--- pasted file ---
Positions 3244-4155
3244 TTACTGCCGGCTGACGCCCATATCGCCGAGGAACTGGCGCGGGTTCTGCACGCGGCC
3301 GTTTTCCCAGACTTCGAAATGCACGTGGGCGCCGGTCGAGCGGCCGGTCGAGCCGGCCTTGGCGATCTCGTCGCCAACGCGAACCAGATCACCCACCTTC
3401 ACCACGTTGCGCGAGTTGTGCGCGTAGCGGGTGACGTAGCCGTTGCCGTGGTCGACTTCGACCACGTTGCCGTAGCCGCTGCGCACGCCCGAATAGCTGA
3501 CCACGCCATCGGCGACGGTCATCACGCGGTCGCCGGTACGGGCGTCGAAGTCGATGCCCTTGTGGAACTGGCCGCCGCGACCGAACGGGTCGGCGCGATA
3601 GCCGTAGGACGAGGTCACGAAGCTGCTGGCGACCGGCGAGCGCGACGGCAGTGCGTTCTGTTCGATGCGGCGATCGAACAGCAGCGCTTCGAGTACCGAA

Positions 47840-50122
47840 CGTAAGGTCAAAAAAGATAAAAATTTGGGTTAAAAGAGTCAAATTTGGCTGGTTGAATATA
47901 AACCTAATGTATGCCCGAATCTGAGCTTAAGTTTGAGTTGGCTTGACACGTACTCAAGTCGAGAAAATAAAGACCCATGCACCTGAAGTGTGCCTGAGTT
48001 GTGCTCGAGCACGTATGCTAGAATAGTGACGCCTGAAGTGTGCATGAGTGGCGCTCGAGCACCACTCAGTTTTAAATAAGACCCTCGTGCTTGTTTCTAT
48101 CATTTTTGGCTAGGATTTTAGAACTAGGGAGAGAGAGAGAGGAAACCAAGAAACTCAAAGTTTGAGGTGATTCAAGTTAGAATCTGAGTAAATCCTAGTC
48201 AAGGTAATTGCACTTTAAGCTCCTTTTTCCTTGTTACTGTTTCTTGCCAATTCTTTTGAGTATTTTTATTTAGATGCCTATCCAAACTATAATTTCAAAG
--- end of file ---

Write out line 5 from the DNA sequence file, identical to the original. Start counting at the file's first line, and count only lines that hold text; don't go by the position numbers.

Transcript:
3501 CCACGCCATCGGCGACGGTCATCACGCGGTCGCCGGTACGGGCGTCGAAGTCGATGCCCTTGTGGAACTGGCCGCCGCGACCGAACGGGTCGGCGCGATA